By Jenerali Ulimwengu
One feels like shouting at the top of one’s voice, hoping the noise
will make some unhearing people hear a little. Maybe we should dispense
with civility in this uncivil backwater of a continent.
For I cannot, for the love of me, fathom the reasons that impels our
rulers to persist in being illogical in matters where they are given
generous opportunities to be logical, opportunities they so carelessly
If we revisit the debate about the International
Criminal Court and its decision to indict some African leaders in
situations where it is clear to all that atrocities of one sort or
another were committed, a number of questions raise themselves
It is disturbing that our leaders/rulers can
muster enough cheek to summon each other to Addis Ababa with the sole
purpose of finding ways to avoid accountability when they go astray. It
is even more disgusting that they can think of a mass walkout on an
organisation they joined with such aplomb not so long ago, the reason
for walking out being that some of them have been required to come clean
on their activities.
The court at the Hague is a court of law
in the tradition where presumption of innocence is guaranteed, unlike in
so many of our rulers’ kangaroo courts where one is guilty as soon as
one is charged, and where magistrates and judges are either articles for
sale to the highest bidder, or where they are so subservient to the
executive that anyone who rouses the ire of the ruler is dead meat.
One question we should be asking ourselves is, if you know you are not
guilty, what makes you so scared to go and plead your innocence? From
what the Kenyan leaders have been saying, they do not seem to be that
terrified of appearing.
One of them has repeatedly insisted he wants no disruption of the trial as he is confident of being vindicated.
There also seems to be some understanding that the two will not be made
to be absent from the country they are supposed to run at the same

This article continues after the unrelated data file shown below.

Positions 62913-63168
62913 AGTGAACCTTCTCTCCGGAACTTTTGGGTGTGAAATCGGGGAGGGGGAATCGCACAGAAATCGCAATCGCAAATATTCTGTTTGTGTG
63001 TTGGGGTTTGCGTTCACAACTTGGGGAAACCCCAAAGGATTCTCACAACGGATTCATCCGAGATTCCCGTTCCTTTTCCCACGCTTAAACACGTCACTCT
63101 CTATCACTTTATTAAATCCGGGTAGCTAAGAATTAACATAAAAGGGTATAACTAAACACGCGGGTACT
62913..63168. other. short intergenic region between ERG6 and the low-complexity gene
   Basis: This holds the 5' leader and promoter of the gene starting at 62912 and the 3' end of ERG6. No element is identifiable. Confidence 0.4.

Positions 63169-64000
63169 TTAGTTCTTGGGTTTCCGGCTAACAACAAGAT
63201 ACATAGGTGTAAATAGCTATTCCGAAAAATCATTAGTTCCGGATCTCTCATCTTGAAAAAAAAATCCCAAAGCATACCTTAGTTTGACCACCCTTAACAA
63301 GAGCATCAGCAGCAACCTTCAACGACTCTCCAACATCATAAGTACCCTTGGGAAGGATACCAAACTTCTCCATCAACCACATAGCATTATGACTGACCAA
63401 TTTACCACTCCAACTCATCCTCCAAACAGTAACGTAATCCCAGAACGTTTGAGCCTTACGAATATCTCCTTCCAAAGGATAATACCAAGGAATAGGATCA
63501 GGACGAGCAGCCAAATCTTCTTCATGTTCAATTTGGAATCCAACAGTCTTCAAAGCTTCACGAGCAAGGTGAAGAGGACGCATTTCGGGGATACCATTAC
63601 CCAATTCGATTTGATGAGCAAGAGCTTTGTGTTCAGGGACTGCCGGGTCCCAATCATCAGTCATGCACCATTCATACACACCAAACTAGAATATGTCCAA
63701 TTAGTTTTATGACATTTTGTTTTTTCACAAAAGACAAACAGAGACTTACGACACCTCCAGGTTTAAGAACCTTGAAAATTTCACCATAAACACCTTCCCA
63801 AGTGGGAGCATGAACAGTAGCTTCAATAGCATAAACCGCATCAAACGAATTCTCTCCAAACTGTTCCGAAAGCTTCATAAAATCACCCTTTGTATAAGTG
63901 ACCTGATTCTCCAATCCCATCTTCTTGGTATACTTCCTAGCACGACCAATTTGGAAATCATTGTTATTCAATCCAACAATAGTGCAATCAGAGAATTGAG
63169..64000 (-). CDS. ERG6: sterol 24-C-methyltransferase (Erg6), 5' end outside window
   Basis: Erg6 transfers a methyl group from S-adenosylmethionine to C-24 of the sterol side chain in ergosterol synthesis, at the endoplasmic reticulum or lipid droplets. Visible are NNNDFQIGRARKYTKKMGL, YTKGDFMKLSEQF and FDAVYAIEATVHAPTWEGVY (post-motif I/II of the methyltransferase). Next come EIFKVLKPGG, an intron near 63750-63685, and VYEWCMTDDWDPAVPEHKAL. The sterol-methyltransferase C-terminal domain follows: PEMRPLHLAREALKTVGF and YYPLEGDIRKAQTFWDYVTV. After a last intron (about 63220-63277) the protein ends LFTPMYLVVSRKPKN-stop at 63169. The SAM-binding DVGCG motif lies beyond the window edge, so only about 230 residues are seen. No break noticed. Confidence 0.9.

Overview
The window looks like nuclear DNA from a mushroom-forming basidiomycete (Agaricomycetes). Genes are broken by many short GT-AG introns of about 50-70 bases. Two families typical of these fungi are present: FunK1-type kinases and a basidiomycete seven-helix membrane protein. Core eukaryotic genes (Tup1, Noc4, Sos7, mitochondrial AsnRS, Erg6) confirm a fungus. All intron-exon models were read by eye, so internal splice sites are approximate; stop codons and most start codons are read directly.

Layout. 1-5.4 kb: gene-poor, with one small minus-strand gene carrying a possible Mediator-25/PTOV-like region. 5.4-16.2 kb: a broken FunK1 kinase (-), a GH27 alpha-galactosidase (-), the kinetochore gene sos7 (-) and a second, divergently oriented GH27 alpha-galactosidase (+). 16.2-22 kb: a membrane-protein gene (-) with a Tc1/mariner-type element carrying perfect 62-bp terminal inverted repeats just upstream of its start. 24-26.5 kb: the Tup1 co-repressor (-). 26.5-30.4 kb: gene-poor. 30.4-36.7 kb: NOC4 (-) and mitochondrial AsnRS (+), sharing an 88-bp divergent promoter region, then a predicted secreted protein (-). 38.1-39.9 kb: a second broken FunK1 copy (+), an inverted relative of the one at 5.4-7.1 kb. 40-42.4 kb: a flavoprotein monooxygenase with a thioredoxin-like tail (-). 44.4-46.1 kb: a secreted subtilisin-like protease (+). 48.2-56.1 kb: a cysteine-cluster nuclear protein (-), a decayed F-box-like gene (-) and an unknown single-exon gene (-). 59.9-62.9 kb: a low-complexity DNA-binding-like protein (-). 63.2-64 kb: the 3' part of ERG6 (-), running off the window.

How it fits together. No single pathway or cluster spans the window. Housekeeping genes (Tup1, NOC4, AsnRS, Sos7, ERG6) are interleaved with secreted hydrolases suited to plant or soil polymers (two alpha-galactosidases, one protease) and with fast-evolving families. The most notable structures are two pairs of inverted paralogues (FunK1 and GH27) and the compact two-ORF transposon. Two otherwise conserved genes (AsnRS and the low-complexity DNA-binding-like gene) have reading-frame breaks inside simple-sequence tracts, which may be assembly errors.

time, that their appearances will be staggered. So where is the problem?
The problem is not with the Kenyan accused; it is with the other
African rulers who cannot be too sure that in their countries they will
not commit the types of crimes their colleagues are accused of. If the
Kenyans play ball with the ICC, these others will have been exposed, for
a precedent will have been set.
So they are hiding behind all
manner of smokescreens, including sovereignty and the claim that Africa
is being targeted. What they are seeking is pro forma insurance cover.
No, I repeat, it is not Africa that is before the ICC; it is African
individuals, and for specified reasons. But I understand the arrogance
that informs that claim: For these gentlemen — and a couple of ladies
these days — Africa is them.
What happens to them happens to
Africa. Just like someone who has lost out on a deal in Nairobi, Dar or
Kampala will tell folks back home that they got a raw deal because they
are from this or that tribe, or this or that faith. In this way, whole
ethnicities or religions are shanghaied into wars they know nothing
Talk of Africa being targeted! Not enough African rulers
are summoned to The Hague, if we go by the crimes they have committed
against their own peoples.
I personally know at least seven who
should be packing their bags to answer for hideous crimes, including
murder and armed robbery. Yes, armed robbery. One who steals money and
other properties that belong to other people (the citizens) commits the
crime of theft. If the people protest and he uses armed police or
soldiers to shoot unarmed citizens in order to suppress the protest and
to help him to effect his theft, that is armed robbery.
It may not be on the statute books, but it would be if the law were not such an ass.
Jenerali Ulimwengu is chairman of the board of the Raia Mwema newspaper
and an advocate of the High Court in Dar es Salaam. E-mail: